The Westlaw Case Notebook Portable E-Transcript iPad app makes reading transcripts much easier

October 10, 2012

ipad_app_iconIf you have ever had to review transcripts from a deposition, you know that it isn’t a pleasant experience.

They are monotonous, hard to read, and it’s easy to lose your place.

In addition, you sometimes have to read over the parts that make you mad at yourself because you wish, looking back, that you would have asked something differently.

Thomson Reuters Westlaw has a new iPad and iPhone app that can help with all of those things – well, except for the last one: the Westlaw Case Notebook Portable E-Transcript app.

However, don’t let the “Case Notebook” part make you think that you need to have a subscription to that service to use the app.

It’s 100% free and you can use it completely independently from any other application or service.

On the other hand, if you do happen to use Case Notebook, this app is even better, since it interacts fluidly with the desktop application.

For instance, if you regularly use Case Notebook, you’ll, in all likelihood, have at least a few deposition transcripts stored within the app.

With Portable E-Transcript, you can make new or additional notes in the transcript on your iPad and easily transfer those annotations back to Case Notebook via email (or to someone who uses Case Notebook).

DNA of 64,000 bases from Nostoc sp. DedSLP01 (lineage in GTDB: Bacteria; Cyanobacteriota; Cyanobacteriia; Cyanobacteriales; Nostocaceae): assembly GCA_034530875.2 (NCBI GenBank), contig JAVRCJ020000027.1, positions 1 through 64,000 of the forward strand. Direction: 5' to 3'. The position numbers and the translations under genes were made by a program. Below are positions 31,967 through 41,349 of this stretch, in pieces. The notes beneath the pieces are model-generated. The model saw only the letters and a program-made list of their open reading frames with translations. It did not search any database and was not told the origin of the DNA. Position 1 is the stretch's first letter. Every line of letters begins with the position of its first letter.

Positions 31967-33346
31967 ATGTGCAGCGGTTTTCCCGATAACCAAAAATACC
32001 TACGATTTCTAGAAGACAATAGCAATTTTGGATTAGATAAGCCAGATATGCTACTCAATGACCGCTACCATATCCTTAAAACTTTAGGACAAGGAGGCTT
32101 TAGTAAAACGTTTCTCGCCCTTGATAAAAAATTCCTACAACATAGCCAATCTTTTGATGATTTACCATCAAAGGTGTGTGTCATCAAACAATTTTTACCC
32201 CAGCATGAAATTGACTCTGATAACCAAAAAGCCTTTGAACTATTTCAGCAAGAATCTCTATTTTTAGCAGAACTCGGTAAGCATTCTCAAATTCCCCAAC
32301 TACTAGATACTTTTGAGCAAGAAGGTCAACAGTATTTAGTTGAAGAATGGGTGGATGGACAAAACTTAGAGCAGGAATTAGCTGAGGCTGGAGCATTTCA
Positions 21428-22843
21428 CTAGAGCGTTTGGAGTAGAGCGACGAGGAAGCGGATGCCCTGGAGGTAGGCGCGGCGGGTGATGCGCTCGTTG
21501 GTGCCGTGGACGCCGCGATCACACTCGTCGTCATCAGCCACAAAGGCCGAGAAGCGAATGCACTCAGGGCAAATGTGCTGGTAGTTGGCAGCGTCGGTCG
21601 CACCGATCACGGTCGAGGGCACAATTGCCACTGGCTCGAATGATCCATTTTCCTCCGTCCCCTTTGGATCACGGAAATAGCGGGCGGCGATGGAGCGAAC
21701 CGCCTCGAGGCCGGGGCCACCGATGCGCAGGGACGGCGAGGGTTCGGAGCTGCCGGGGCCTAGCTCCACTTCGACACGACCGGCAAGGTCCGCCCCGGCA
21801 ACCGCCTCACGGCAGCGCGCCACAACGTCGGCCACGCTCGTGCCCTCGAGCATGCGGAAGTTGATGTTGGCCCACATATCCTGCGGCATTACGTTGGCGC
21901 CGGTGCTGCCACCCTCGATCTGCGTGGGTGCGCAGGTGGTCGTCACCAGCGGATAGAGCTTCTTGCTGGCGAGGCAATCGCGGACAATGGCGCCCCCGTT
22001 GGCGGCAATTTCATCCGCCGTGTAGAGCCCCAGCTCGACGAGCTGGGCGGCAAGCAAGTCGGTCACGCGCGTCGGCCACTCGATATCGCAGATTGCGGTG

As mentioned earlier, you can make annotations in the transcript – meaning, you can highlight portions of text and add notes to each specific highlighted section.

etranscript screenshotAnd, instead of having to scroll through the entire document to find these highlighted portions, there’s a menu that gives you quick access to all of your annotations.

Just to the right of that menu is another that also provides easy access to specific sections of the transcript: the Word Index.

This menu lists virtually every word used within the transcript along with the frequency of its usage.

Thankfully, the app doesn’t make you scroll through the entire list of words; instead, the Word Index includes a search option to let you jump to exactly what you’re searching for.

And selecting a word in the index brings you to an index of every instance that the specific word is used in the transcript; selecting any of those instances brings you directly to that section of the transcript.

These features do more than make reviewing transcripts easier; they make it faster, so you can get more done (i.e. review more transcripts) in less time.

If you ever need to review a transcript and you have the electronic version, you need to get Portable E-Transcript – especially if you have or ever plan on receiving transcripts from a court reporter “PTX” file format.

Reading anything on your iPad is easier than sitting at your desk staring at a monitor, and the ability to bring it anywhere just adds to its usefulness.

If you use Case Notebook, Portable E-Transcript is an even bigger must – it allows you to share annotations and transcripts between the two platforms.

Either way, you should pick it up; after all, it’s free, and that’s a price you can’t argue with.